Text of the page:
How Wearable Technology is Empowering Patients with Medical Conditions That Limit Mobility

How Wearable Technology is Empowering Patients with Medical Conditions That Limit Mobility

The ever-growing stress on the formal healthcare system and the shortage of facilities they provide have put a lot of pressure on healthcare facilities, that are compelled to discharge patients who still need care. As a consequence, professional caregivers are now employing a wide range of medical devices in home health care. The increasing migration of wearable medical technology is no longer restricted to the treatment of acute and chronic medical conditions and also expands to the realm of disease prevention and has become a lifestyle choice for laypeople. From tiny wireless devices to massive machines, the range of medical devices being used in nonclinical settings is vast and the most common of all medical devices is assistive technology that aids mobility in diabetics.   

Types of Medical Devices for Foot Problems

1. Cutting-edge Wearable Technology for Diabetic Foot Ulcers

This state-of-the-art medical device features a biochemically active design to boost blood circulation, heal the wound, and protect the foot from a future injury. This device is inclusive of a pair of shoes that ensures good balance, offloads pressure at the wound site, and protects both the feet from infections. Powered by a rechargeable battery, this device can be worn both over and under clothing to protect feet from diabetic ulcers and accelerate recovery.  

2. Foot Care Scale for Treating Foot Problems

Diabetic patients are always at the risk of developing foot problems that restrict mobility. If left untreated, foot problems like cracked skin, foot ulcers, calluses, and nerve damage can also lead to infections that eventually become the reason of amputation. This scale weighs diabetic patients and also helps them see the bottom of their feet as it is fitted with an illuminated mirror. Designed to detect cuts and scrapes early, this device ensures timely and effective treatment, helping patients avoid disability and irreparable damage. 

3. Intermittent Pneumatic Compression Devices

IPC devices are designed to prevent blood clots in underlying veins and use cuffs to boost the flow of blood in the veins in patients suffering from deep vein thrombosis. DVT is a serious medical condition that leads to pain, tenderness, and swelling in the leg and in certain cases, the blood clot can break and cause a blockage in the blood vessel. Using an IPC device, helps prevent the complications of this condition by promoting the release of substances that work to prevent blood clots.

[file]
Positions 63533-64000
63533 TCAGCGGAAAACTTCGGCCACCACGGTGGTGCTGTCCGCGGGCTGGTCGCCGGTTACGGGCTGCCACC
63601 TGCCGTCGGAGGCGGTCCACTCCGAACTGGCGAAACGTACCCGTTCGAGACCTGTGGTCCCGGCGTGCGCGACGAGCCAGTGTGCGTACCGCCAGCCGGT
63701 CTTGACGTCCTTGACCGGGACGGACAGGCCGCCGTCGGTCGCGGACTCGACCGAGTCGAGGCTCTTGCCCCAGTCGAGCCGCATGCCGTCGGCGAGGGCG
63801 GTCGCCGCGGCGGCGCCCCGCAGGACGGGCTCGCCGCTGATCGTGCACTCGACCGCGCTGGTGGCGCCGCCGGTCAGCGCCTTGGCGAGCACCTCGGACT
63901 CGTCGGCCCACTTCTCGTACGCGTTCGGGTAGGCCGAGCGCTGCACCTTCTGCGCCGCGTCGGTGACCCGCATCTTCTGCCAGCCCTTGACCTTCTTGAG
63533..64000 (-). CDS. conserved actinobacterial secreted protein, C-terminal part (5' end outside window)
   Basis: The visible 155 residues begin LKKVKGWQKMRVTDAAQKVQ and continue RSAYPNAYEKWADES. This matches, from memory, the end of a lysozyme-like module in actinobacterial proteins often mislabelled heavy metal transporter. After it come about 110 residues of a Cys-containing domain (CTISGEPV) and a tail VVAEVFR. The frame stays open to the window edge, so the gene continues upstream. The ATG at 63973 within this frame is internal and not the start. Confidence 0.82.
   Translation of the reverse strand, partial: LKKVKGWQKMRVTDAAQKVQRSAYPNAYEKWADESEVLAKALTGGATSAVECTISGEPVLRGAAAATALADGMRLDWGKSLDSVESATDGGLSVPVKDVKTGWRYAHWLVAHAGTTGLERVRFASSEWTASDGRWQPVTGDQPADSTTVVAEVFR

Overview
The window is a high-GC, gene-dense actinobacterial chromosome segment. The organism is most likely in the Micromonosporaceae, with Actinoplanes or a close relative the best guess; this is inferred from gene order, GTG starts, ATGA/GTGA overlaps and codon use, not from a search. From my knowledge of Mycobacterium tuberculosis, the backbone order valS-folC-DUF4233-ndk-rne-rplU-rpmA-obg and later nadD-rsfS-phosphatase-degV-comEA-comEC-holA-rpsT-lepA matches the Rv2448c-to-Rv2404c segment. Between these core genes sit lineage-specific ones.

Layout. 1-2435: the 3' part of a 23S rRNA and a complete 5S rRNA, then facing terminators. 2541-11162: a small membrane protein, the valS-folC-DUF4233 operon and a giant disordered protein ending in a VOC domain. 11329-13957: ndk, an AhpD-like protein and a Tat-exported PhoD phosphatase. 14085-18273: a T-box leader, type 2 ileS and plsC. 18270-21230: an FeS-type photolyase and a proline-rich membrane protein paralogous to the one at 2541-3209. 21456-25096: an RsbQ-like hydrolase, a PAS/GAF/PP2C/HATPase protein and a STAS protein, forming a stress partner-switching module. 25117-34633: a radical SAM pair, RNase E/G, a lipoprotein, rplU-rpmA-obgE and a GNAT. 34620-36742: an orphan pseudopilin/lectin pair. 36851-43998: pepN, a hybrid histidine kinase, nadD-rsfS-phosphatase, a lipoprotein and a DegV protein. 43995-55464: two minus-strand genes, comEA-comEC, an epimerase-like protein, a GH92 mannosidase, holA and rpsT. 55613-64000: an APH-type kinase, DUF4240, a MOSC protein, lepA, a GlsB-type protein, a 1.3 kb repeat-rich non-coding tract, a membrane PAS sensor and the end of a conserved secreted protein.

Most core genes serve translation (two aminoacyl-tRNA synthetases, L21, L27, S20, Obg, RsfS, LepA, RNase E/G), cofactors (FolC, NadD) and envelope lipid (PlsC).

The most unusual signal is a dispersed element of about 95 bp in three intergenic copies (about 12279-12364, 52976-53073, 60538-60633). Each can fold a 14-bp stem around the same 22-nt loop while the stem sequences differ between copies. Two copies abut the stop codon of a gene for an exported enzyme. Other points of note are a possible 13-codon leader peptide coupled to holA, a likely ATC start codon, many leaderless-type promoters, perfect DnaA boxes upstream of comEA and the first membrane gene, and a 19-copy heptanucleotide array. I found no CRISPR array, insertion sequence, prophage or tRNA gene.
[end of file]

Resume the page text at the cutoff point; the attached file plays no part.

While medical technology has been very popular and has improved the quality of life for many patients, it is not without risks and hazards. Medical devices are error prone, battery powered, may become infested with bacteria, and any technical difficulty can result in delayed                 medical intervention. Patients need to wear certain devices at all times which can be inconvenient. Copper compression socks offer an easy and effective solution to improve the flow of blood in legs and feet. Copper socks apply significant pressure on the lower leg and compress the surface of muscles, veins, and arteries to narrow down the channels and boost blood circulation. Copper socks can be worn all day long without experiencing any discomfort, are easy to carry when you are travelling, and easier to clean and care for. Copper compression socks are highly beneficial for people who are at the risk of deep vein thrombosis or are suffering from mobility issues following an injury or a surgery. Pairing your medical device with a pair of copper compression socks will help you maximise the benefits of health technology while managing other aspects of your medical condition.   

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